ESPN 51th Annual Meeting

ESPN 2018


 
Early diagnosis of Fanconi-Bickel Syndrome identified by neonatal screening for galactosemia in Lithuania
RIMANTE CERKAUSKIENE 1 AGNE CERKAUSKAITE 2 RUGILE JURKYTE 2 JURGITA SONGAILIENE 3

1- VILNIUS UNIVERSITY, FACULTY OF MEDICINE AND COORDINATING CENTRE FOR CHILDREN’S RARE DISEASES, CHILDREN‘S HOSPITAL, VILNIUS UNIVERSITY HOSPITAL SANTAROS KLINIKOS, VILNIUS, LITHUANIA
2- VILNIUS UNIVERSITY, FACULTY OF MEDICINE
3- DEPARTMENT OF HUMAN AND MEDICAL GENETICS, VILNIUS UNIVERSITY FACULTY OF MEDICINE
 
Introduction:

Fanconi-Bickel syndrome (FBS, MIM #227810) is rare autosomal recessive disorder of glucose metabolism. It is caused by defects in the facilitative glucose transporter 2 (GLUT2) encoded by SLC2A2 gene. Clinical manifestations of FBS include fasting hypoglycemia, postprandial hyperglycemia and proximal renal tubular dysfunction. However, it represents a diagnostic challenge, because those symptoms rarely present from birth. Even though, diagnose is not based on neonatal screening for galactosaemia, but testing results may suggest FBS.

Material and methods:

The patient, now 3 months old, is a female born to healthy nonconsanguineous parents.

Results:

Her birth weight was small for gestational age, but other than that she did not have any noticeable symptoms of metabolic disorder. The newborn screening revealed elevated total galactose to 30 mg/dL (cut off <10mg/dL). Repeated analyses revealed that total galactose has increased to 140 mg/dl, therefore galactose free diet was initiated. During the initial consultation, the patient had normal physical examination and normal alanine aminotransferase level. No mutations were detected in a GALT gene. Subsequent investigations revealed massive glucosuria, proteinuria and hyperaminoaciduria. Due to massive glucosuria molecular genetic analysis of SLC2A2 gene was performed and homozygous single nucleotide deletion in exon 11 c.1469delA was identified. This confirmed the clinical diagnosis of FBS. Only at the age of 3 months mild growth retardation, poor motor development and the first radiological signs of rickets (rachitic rosary) were noticed.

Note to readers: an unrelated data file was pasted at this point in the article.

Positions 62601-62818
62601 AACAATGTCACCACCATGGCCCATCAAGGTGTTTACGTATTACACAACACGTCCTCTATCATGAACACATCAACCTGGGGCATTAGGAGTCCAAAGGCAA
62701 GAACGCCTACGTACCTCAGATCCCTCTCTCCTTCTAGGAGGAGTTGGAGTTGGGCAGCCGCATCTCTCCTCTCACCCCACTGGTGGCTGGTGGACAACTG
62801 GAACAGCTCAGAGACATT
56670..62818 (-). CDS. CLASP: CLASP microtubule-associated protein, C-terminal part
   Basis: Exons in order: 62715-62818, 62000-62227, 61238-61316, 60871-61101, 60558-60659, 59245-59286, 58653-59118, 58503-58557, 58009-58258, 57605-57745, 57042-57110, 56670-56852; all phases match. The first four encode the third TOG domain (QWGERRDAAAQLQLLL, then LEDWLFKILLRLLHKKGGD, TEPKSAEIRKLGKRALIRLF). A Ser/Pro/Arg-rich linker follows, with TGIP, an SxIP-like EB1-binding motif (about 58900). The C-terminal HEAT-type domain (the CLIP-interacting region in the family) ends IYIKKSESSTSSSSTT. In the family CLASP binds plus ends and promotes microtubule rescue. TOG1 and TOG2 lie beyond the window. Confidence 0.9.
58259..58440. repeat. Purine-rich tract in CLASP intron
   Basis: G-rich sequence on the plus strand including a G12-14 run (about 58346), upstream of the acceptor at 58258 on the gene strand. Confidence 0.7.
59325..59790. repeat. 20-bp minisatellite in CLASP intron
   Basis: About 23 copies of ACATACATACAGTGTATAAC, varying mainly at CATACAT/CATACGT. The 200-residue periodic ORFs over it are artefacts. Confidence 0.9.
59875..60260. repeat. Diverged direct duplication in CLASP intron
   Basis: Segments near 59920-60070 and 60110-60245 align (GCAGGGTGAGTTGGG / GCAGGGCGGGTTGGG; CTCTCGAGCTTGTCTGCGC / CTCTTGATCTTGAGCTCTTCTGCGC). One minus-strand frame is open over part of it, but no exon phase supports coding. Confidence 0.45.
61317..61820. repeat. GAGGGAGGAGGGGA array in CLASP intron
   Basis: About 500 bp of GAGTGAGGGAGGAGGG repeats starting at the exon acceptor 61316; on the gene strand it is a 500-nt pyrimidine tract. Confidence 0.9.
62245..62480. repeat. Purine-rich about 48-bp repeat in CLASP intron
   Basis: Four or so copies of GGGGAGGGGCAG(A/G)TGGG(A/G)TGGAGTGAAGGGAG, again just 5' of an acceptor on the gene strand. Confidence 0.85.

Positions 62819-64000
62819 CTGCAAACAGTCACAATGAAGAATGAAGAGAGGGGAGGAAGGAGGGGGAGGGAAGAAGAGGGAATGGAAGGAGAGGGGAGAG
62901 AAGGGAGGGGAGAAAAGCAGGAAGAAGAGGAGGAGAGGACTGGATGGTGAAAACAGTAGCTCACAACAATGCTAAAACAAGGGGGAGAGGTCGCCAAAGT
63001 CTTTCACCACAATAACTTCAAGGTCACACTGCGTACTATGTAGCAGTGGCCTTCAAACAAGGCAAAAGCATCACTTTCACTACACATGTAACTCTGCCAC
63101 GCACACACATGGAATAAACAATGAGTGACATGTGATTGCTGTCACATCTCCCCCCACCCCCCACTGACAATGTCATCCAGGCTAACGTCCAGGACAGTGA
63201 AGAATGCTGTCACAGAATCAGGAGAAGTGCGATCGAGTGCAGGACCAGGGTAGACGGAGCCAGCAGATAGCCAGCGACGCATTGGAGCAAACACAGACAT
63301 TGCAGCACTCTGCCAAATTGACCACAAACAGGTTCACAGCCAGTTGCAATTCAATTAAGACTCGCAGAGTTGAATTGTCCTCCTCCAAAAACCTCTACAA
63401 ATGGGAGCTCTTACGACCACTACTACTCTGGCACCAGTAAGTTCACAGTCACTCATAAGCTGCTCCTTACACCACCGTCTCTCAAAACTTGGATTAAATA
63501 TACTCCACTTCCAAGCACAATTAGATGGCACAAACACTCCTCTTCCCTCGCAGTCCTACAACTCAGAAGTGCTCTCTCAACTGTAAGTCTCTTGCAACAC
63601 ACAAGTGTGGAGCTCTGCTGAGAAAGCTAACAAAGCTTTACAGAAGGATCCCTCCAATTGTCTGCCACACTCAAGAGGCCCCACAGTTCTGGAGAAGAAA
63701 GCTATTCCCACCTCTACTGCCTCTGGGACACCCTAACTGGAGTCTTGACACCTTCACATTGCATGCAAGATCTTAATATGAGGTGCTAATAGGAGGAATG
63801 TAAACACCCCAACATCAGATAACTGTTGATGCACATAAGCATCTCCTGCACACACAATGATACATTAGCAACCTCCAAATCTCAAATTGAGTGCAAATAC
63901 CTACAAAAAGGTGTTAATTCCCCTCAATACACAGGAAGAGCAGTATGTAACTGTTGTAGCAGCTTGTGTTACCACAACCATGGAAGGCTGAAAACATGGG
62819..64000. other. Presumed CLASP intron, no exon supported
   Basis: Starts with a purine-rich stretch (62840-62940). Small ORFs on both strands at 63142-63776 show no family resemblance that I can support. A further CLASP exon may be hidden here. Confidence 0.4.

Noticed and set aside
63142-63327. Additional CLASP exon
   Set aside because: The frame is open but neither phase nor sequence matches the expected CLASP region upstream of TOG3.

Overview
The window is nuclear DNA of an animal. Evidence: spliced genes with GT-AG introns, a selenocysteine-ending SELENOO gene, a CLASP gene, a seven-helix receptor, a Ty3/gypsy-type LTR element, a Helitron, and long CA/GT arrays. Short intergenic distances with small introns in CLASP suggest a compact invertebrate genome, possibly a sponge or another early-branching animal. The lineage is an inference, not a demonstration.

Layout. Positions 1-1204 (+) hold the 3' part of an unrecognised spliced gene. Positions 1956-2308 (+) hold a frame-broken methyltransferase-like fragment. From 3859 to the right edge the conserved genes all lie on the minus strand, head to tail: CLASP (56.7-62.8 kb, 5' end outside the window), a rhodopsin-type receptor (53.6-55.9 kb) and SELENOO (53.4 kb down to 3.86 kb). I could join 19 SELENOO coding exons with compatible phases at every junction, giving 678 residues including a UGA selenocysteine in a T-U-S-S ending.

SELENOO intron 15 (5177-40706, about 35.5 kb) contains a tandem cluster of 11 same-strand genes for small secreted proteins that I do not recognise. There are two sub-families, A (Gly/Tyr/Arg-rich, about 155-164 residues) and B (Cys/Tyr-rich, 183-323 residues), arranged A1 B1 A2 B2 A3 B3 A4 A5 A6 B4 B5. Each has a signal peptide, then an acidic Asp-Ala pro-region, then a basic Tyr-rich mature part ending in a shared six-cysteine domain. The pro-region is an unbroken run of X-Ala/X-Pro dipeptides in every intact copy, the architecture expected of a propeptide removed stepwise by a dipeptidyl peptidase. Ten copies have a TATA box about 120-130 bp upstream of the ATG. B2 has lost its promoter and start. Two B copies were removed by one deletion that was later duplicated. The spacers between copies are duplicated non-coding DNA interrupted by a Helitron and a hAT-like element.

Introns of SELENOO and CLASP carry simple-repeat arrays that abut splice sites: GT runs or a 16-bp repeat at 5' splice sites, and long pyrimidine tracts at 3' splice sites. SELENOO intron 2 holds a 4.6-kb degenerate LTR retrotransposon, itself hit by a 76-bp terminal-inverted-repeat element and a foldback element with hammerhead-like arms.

Conclusions:

At an early stage, clinical manifestation of FBS is not very significant; therefore, it is difficult to diagnose it. Fortunately, neonatal screening for galactosemia may result in earlier detection of FBS and it has to be confirmed by molecular genetic tests of SLC2A2 gene. With early and appropriate treatment, the overall prognosis of our patient is good.